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Document Type:Latin Dissertation
Language of Document:English
Record Number:52734
Doc. No:TL22688
Call number:‭3392959‬
Main Entry:Geoffrey Mark Maturen
Title & Author:Making pepaideumenoi: Lucianic reflections on second century Greek cultureGeoffrey Mark Maturen
College:University of Michigan
Date:2009
Degree:Ph.D.
student score:2009
Page No:401
Abstract:This dissertation discusses Lucian as a cultural critic. More than just another sophist, using his knowledge of Greek letters to compete for status in the second-century Roman empire, Lucian is better understood as a cultural critic, one who stands apart from the social order in various ways, and whose critical interventions constitute an enlightenment project aimed at extricating Greek culture, and those involved in it, from the symbolic economies which structure Helleno-Roman social life. One way to understand Lucian's text is as a series of "critical interventions," of which Lucian's didactic and theoretical text on historiography, How to Write History , provides an example. Drawing on Platonic critiques of poetry and rhetoric, Lucian argues that by catering to audiences' pleasure historians are unconsciously drawn into reproducing the symbolic order. More than just concerned with how history is produced, Lucian uses the example of contemporary historiography to articulate the critical position, and imagine a kind of cultural production that operates outside of the prevailing symbolic economies. Lucian's project of critique also draws on the Cynic tradition. Despite Lucian's ambivalence toward existing Cynics, Cynicism provides Lucian with an example of philosophy as symbolic warfare, aimed at standing outside of and undermining structures of symbolic domination. In the same way, Syrian identity provides Lucian with an outsider position, from which to explore the meaning of Greekness in the second century. It is also possible to see in Lucian's texts a thorough understanding of symbolic power--that is, of the structures of domination that function smoothly because they are collectively misrecognized as legitimate. Lucianic criticism challenges these structures by laying bare how they function. Understanding Lucian as a cultural critic, I argue, requires a reassessment of our understanding of the social life of second century Greek culture. The most persuasive accounts of Greek culture's social life--as a tool for reproducing and legitimating hierarchies--must, I argue, be rethought in light of Lucian's cultural criticism, which uses Greek culture to reveal and undermine symbolic power structures rather than attain status within them.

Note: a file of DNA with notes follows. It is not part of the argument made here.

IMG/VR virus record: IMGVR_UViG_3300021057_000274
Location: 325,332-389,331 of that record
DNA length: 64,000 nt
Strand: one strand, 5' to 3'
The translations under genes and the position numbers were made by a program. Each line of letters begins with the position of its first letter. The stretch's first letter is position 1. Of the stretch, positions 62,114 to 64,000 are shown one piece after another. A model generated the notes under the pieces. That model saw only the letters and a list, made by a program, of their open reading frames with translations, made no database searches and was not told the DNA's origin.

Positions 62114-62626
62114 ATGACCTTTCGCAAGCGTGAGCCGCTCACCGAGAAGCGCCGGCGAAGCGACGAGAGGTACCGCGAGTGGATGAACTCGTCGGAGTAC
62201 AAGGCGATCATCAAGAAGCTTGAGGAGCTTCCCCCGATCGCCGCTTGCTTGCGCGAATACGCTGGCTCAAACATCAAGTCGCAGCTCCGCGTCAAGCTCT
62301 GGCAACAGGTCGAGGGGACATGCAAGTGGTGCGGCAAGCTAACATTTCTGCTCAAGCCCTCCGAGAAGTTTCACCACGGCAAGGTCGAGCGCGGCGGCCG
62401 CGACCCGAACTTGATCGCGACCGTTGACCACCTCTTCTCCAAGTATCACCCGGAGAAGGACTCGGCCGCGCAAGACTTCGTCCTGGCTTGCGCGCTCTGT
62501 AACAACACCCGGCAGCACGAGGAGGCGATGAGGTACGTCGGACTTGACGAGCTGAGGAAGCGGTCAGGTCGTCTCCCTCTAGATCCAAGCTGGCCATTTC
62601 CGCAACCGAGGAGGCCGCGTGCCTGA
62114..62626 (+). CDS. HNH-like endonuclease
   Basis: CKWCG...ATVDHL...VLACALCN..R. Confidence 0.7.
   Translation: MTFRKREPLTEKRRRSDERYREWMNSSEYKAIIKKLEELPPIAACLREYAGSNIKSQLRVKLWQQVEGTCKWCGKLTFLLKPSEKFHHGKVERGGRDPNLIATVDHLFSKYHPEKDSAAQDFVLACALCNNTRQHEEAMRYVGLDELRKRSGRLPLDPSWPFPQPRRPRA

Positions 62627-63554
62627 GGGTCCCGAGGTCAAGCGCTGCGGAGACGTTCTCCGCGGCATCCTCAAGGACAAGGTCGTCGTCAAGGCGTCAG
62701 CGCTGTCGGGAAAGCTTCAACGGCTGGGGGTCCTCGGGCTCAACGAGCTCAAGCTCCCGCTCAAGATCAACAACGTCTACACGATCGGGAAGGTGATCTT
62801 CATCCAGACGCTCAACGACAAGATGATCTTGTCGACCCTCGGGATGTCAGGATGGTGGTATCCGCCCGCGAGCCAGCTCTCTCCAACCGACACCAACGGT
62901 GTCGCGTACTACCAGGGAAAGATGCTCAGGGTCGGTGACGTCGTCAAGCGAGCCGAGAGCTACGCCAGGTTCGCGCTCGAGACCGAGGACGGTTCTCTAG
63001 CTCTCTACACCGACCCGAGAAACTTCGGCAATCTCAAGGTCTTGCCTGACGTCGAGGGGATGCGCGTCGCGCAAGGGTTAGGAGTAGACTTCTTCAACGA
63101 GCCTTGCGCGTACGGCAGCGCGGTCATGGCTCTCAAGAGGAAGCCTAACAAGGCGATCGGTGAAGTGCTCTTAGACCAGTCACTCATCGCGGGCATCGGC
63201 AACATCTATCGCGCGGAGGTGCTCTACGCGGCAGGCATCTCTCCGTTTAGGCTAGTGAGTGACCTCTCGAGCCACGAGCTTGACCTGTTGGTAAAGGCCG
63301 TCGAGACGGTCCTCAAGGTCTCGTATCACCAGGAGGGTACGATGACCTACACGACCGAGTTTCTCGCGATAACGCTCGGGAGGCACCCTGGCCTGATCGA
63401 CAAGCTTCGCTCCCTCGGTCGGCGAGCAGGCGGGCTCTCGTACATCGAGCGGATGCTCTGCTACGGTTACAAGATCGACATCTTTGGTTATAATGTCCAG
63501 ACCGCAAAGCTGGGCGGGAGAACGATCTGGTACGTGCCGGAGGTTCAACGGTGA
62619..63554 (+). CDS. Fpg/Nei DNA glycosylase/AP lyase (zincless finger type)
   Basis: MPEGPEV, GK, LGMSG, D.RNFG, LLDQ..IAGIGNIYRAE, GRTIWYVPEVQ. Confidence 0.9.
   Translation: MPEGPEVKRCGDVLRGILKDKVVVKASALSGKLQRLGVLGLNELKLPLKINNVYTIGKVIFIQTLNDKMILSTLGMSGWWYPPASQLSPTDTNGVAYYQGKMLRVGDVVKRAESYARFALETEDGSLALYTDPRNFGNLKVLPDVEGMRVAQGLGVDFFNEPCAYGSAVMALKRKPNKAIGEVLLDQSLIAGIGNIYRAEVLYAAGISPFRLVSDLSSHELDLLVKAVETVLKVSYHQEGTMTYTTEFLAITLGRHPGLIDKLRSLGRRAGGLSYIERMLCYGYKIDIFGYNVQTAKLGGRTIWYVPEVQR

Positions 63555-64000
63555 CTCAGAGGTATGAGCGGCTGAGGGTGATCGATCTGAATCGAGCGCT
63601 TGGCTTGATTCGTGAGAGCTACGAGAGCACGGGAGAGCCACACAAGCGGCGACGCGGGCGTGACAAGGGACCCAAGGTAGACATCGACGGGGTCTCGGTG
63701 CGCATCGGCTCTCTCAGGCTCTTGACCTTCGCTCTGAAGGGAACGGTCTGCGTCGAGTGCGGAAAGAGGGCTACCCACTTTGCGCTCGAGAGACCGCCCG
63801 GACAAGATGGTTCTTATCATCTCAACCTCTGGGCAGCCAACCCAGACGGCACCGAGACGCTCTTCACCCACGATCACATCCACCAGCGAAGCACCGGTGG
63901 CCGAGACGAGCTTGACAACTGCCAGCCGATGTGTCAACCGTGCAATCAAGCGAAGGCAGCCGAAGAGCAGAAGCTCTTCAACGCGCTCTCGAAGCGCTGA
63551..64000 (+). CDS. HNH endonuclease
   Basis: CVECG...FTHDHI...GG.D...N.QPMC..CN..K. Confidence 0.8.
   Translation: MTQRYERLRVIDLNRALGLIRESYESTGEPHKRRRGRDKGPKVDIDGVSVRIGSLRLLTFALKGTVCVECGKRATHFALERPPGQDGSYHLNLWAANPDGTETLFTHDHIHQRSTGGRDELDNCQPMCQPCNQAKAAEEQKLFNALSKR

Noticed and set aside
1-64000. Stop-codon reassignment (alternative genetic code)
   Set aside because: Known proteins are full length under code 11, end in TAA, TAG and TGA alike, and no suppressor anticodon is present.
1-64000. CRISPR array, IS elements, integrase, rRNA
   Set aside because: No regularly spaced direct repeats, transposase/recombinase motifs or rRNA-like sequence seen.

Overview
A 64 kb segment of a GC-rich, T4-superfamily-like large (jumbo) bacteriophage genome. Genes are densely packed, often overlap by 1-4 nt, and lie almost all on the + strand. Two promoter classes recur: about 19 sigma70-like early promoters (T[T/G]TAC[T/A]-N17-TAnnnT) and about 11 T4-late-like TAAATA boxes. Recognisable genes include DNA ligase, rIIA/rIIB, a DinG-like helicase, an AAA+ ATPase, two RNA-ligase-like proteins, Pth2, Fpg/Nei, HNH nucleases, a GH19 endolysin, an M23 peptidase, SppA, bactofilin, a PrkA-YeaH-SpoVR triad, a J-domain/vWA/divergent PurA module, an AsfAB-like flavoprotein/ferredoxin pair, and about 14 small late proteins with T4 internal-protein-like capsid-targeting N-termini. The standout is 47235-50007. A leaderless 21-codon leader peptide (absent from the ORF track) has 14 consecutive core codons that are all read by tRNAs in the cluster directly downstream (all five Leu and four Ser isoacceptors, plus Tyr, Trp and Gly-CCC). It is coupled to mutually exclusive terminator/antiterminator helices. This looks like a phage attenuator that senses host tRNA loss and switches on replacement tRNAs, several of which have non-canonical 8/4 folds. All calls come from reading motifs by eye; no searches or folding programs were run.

Subject:Language, literature and linguistics; Lucian, of Samosata; Ancient Greek literature; Pepaideumenoi; Second century; Greek; Culture; Classical studies; 0294:Classical studies
Added Entry:S. L. Ahbel-Rappe
Added Entry:University of Michigan